The Truth about Starvation Mode

When it comes to dieting, starving yourself is never the answer. In fact, it only does your body more harm than good. However, if you stick to a diet that is too low in calories, often known as “starvation mode,” this doesn’t mean you won’t burn any calories—it just means that your metabolism will adjust slightly but not enough to keep losing more weight.

A Closer Look at Starvation Mode

When you go on a strict diet, you cut back the number of calories you eat. Your body needs a certain number of calories to function properly (between 1800 and 2,200 for the average person). If you don't get those calories, your body ends up at an energy deficit.

Your body has only two ways to react to this deficit:

  1. It can use up the energy it has stored for just such an occasion. This means body fat, which is what you want, right?
  2. It can reduce the amount of energy that it burns, which means your body will function more slowly.
If only Option #1 actually happened! That's what most of us are hoping for when we go on a starvation diet, but that never works. Why is that? Well, the human body is designed to survive and adapt to some pretty harsh environments (think the Sahara Desert, the Arctic Tundra, or the Himalayas). A day or two of insufficient calorie intake won't cause problems, though the body will send signals that it needs more food (such as stomach rumblings).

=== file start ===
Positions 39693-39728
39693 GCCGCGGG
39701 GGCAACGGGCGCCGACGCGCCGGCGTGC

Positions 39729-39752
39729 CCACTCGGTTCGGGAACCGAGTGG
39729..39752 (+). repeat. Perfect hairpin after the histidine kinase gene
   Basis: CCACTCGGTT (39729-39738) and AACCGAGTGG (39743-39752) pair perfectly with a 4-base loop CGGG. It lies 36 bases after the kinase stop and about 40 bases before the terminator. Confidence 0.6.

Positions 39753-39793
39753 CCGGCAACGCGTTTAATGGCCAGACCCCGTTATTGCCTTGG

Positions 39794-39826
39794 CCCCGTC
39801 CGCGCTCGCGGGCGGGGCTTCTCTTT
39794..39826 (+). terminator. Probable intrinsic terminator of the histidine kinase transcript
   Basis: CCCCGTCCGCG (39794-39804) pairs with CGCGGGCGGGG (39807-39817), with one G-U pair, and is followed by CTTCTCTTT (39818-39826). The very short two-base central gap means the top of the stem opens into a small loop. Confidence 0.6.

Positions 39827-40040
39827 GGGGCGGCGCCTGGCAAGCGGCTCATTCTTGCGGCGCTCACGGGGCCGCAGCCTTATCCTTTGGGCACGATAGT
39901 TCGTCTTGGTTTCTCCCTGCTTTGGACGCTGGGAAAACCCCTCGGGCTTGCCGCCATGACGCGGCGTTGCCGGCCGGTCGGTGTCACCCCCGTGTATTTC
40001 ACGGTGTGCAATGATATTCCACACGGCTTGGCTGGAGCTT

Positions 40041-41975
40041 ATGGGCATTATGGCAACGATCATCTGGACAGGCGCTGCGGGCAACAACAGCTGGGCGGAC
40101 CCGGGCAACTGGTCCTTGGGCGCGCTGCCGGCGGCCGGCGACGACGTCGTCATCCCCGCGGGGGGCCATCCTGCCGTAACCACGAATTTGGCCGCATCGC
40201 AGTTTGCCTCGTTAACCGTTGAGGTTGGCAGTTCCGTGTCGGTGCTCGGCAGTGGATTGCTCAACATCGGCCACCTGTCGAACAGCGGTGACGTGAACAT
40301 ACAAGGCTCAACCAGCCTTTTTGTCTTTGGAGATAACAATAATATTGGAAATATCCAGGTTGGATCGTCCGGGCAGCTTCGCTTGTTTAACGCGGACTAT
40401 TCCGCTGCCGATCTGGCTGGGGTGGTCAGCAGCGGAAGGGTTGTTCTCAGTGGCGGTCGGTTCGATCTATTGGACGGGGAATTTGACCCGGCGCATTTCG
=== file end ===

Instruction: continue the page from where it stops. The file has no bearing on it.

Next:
However, after 48 hours of insufficient food intake, the body begins to adapt in order to survive. But instead of burning the stored fat, it shuts down and goes into "starvation mode". It reacts as if you're not going to get enough food to stay alive (which you're not), so it finds a way to keep you alive.

This leads to a reduced calorie burn, which means less energy. Your heartbeat slows down, your brain function reduces, and even your organs don't work as well. You have hardly energy for any kind of activity, and you certainly don't have enough to get through an intense workout. Within a few days of going into starvation mode, your body has basically shut down and slowed everything to minimum power output. This leads to lethargy, fatigue, and moodiness. Keep this up for the long haul, and you can experience some pretty serious health problems during your low-power state.

That's why it's so important to NOT starve yourself (cut back too drastically on calories). You need to eat enough that your body is still able to function. If you need an average of 1,800 calories per day, only trim back your intake to 1,500 per day--just a 300 calorie deficit. Your body is able to handle that deficit without going into starvation mode, as it can supplement those missing calories by burning body fat. THAT is when you start to see the results.

Next time you're contemplating doing something drastic, DON'T! Starvation dieting isn't going to help you lose weight--in fact, you'll usually end up gaining weight once you stop dieting. Your body will not burn fat, but will break down muscle tissue. Your metabolism will slow way down, and it will take time to speed up once your diet returns to normal. You'll often come out of your diet a few pounds heavier, all thanks to your body's natural need to survive.

The key to efficient weight loss: small cutbacks in your diet, and a lot more EXERCISE!

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